I’m lactose intolerant so can’t eat dairy and my husband has Crohn’s meaning there are a few things that have to be omitted from his diet, including red meat. We never ate a lot of that anyway, so that wasn’t a problem, but I thought it worth mentioning, just in case you wondered why I rarely include meaty or cheesy recipes!

This week’s recipe is one I found whilst scooting through recipe books on Amazon. I don’t know if you’re aware, but sometimes they publish full recipes in the image section of the recipe book. I use this to gauge whether I think I’ll like what’s included. But on this occasion I liked a recipe so much, I screenshotted it, and that’s what this week’s recipe turned out to be! I’m rubbish so I can’t remember the name of the book. I’ve looked but I can’t find it. If I do I’ll update this post!

Anyway, this recipe was for 4 people but I cut it down by half and it was the perfect amount for 2.

You start off with preparing 250g of baby onions. I couldn’t find baby onions so I used the same amount of small shallots.

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To prepare them, you pop them into a bowl and pour boiling water over them. Then after about a minute, I pulled them out one by one with a slotted spoon and peeled the skins off. They just slipped right off! I’ve never prepared an onion in this way so I learned a new skill, and found it quite therapeutic!

I’d turned the oven to fan 190c already and lined a roasting tray with foil (for easier clean-up!) In hindsight I think, for my oven, 170c would have been a bit better.

I tumbled the peeled onions into the tray and then added 375g of cherry tomatoes and 375g of halved new potatoes.

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Then I drizzled about a tablespoon and a half of olive oil over the top and added salt and pepper, and gave it all a good mix.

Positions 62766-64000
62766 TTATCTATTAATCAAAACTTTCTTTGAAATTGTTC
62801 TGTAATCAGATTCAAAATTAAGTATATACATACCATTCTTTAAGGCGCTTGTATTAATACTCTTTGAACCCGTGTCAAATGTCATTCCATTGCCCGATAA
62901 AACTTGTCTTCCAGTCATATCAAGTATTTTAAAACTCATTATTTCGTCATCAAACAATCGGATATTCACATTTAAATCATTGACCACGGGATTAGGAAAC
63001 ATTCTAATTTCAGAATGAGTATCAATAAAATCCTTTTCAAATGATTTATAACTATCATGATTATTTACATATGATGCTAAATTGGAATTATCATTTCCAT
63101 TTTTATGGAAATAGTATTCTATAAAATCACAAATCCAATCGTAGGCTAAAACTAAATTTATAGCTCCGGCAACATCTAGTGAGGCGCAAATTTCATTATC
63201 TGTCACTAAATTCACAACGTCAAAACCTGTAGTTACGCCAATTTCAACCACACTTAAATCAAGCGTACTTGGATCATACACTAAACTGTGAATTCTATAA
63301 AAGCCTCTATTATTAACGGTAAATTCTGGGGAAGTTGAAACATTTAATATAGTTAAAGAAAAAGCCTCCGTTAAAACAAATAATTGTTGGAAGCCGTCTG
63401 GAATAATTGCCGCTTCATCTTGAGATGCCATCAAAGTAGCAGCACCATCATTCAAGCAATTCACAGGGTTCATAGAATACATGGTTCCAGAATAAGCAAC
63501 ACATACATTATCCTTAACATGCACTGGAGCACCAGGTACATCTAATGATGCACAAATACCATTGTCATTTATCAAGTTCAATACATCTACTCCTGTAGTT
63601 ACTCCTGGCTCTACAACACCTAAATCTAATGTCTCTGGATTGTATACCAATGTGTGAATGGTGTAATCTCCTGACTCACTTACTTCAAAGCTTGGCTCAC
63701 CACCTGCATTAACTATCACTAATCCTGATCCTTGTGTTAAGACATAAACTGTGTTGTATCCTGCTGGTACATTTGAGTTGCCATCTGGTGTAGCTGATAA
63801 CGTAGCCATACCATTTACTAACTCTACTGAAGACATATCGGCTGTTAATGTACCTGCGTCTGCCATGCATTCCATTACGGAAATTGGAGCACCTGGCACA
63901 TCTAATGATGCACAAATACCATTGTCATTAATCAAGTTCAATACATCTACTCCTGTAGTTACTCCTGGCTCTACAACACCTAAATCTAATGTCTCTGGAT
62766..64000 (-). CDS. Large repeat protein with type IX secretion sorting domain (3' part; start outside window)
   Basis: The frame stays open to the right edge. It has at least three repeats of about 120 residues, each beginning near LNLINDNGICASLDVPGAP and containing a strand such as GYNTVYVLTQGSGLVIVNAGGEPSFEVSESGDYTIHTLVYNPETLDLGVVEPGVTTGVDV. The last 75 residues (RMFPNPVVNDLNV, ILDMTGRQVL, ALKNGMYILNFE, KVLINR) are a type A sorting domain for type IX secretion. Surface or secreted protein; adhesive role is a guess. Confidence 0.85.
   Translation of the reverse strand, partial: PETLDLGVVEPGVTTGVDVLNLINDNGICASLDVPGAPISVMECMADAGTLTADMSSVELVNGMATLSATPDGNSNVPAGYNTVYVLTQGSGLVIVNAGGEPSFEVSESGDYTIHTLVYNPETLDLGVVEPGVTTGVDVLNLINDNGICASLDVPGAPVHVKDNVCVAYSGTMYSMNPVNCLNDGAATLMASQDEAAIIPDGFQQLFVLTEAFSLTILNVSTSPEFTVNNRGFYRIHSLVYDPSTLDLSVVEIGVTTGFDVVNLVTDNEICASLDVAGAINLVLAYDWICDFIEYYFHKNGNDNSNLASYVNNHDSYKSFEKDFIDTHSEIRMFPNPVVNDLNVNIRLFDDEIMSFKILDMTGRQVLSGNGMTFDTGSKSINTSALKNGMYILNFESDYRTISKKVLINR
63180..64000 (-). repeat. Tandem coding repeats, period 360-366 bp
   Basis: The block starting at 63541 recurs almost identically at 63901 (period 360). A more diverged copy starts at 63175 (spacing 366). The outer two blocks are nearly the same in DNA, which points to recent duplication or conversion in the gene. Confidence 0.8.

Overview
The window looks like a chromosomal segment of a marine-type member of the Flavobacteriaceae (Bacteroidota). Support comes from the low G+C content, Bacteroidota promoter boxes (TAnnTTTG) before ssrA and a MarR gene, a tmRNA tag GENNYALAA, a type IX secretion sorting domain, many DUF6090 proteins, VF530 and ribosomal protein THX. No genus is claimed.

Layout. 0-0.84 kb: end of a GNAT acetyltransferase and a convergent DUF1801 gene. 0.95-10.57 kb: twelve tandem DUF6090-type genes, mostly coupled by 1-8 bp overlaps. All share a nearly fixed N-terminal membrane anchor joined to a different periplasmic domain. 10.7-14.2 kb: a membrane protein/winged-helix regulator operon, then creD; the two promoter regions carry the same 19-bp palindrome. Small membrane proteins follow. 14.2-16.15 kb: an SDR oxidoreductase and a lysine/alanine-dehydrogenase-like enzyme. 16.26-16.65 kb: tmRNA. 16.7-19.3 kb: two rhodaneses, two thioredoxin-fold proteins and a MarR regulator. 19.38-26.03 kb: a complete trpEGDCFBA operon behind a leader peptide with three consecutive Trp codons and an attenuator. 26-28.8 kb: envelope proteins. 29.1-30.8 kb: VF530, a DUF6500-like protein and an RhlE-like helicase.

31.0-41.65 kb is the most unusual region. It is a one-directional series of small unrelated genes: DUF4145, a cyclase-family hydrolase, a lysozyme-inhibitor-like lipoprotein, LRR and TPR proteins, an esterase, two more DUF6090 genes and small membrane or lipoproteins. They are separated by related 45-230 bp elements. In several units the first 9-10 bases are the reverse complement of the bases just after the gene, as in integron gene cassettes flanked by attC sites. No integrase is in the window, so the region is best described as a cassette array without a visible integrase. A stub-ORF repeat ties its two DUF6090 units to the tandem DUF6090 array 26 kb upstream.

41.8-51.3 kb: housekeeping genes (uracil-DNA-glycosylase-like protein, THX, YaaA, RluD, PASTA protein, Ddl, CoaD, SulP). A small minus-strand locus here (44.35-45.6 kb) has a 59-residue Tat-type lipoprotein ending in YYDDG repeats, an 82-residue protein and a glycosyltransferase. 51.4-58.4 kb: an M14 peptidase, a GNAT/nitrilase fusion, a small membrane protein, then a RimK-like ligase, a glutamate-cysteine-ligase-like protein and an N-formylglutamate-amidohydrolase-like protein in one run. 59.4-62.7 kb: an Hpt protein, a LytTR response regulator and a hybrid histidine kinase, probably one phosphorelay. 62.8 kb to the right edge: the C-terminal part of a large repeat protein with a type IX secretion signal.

This then went into the oven for an hour. You’ve got to stir it all around every 15 minutes to make sure the tomato juices get all up in every nook and cranny.

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After the hour was up, I added 200g drained and rinsed cannellini beans and a handful of fresh basil leaves and mixed it all together.

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At this point I turned the oven down to 170c as you can see the onions are already quite charred. Everything went back into the oven for 15 minutes more, and then it was served!

The recipe states to ‘make sure not to miss a drop of those juices’. There weren’t any juices in my pan, so I really believe the temperature of the oven had been too hot!

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Everything was cooked well, and you can still see the tomatoes have some moisture but if there had been some more moisture in the pan I think the beans would have been slightly more tender.

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I served this with some (probably too many) green beans, which added some clean greenness to the meal.

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This was a very good meal. The onions were sticky and caramelised, the tomatoes had deepened in flavour and basted the rest of the meal. The beans, though a little dry, added a texture and savouryness to the dish, and the potatoes soaked in all the lovely flavours from the rest. The basil added a great hit of fresh herby green.